In the spring of 1856, he attended the Pittsburg convention which organized the Republican Party and, as the newspaper said, “had the high honor of being one of the founders of the greatest and most successful political party of modern times. He served in both the Indiana House and the Indiana Senate.

Grose was called “a progressive thinker.” Anyone today that drives Dublin Pike or purchases goods delivered by railroad have Grose, in part, to thank.

“In 1848, when the railroad boom was beginning throughout the Midwest, Grose was an active participant in local meetings to bring railroad service to New Castle. Three years later, the laying of tracks from Richmond to this city was underway. In 1852, Grose was elected president of a company to build a turnpike or plank road from Dublin to New Castle. And when the need for a machine and foundry shop became apparent in 1870, Grose put his stamp of approval on the project by saying he had a lively interest in anything that would improve the town.”

Yet, the archives also indicate Grose had, at times, a somewhat grouchy demeanor. That reputation struck fear in the hearts of some.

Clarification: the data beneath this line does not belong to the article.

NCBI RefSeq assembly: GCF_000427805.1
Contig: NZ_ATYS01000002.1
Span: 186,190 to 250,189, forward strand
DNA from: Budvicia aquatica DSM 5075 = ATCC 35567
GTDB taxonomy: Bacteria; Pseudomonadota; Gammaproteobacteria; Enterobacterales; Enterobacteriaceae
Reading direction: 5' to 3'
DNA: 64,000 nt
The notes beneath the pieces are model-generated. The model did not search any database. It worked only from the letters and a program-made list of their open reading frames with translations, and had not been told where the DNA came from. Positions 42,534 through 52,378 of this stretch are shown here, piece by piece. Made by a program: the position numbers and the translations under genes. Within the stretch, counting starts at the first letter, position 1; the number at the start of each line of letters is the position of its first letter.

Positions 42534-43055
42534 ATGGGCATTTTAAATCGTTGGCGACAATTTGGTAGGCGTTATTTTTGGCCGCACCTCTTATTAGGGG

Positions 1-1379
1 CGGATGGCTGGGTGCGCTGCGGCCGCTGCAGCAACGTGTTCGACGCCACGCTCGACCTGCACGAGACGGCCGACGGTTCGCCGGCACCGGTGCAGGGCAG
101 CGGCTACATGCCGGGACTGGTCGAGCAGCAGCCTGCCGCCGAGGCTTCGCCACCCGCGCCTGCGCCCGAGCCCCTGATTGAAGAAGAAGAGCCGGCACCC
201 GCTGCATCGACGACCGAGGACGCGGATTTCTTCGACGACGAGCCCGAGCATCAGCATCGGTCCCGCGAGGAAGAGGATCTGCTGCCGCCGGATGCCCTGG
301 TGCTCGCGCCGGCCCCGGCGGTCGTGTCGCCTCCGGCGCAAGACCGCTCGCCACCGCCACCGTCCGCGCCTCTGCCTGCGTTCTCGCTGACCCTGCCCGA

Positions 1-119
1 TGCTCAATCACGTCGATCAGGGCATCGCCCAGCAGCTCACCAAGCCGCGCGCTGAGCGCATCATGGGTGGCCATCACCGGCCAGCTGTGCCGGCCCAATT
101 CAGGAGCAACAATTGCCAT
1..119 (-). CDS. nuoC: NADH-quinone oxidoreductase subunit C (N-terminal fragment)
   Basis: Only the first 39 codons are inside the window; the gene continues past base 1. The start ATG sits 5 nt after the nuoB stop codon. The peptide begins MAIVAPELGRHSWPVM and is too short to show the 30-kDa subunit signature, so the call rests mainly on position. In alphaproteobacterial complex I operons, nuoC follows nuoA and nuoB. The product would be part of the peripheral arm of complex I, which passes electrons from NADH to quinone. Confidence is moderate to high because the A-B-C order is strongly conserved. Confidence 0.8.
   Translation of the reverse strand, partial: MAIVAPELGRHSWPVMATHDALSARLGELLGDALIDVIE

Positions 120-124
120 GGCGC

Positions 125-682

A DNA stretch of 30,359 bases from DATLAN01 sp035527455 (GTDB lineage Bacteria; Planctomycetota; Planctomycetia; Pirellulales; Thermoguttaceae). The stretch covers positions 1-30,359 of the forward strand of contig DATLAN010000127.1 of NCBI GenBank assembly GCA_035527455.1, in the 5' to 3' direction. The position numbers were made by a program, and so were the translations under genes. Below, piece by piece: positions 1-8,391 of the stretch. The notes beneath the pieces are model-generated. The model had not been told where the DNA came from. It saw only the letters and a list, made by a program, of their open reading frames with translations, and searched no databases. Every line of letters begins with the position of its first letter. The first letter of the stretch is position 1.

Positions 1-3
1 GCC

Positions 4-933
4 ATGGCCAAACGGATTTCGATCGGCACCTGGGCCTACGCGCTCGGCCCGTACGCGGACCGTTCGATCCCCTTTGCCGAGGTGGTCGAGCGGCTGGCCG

“The late Judge John Morris delivered papers at the Grose home as a boy,” Historical Society archives read. “This building at that time was practically out in the country. Judge Morris would run up and leave the paper, then dash away before encountering the mean old general. Today, he’d probably be called a crusty old so-and-so.”

The historical society archives include a quote from Judge Eugene Bundy about Grose, spoken at the 13th reunion of the 36th regiment during the general’s twilight years.

“This old gray-headed man here,” Judge Bundy said, pointing to Gen. Grose alongside him, “is an inspiration to the citizens of New Castle and every citizen in Henry County. How many communities can boast of such a grand old man as your old commander?

“I do not over-estimate or over-state when I say that the war produced no braver or greater soldier than your old commander. He is an inspiration to every young man, every old man, and to every one that lives in the community and to everyone who knows him. His career has been one of the grandest and if he should die tomorrow, he would die the honored and respected friend of all the community.”

Bundy — one of the founders of the Henry County Historical Society — would no doubt be pleased to see the picture of Gen. Grose as a young man greeting museum visitors into his home today. He’d also be interested in going upstairs — where a tribute of another war hero is located — that of his brother, Gen. Omar Bundy, the hero of Bellau Wood credited with turning around World War I for the United States.

Darrel Radford is a staff writer for The Courier-Times and a board member for the Henry County Historical Society. For more info on the museum, go to www.henrycountyhs.org.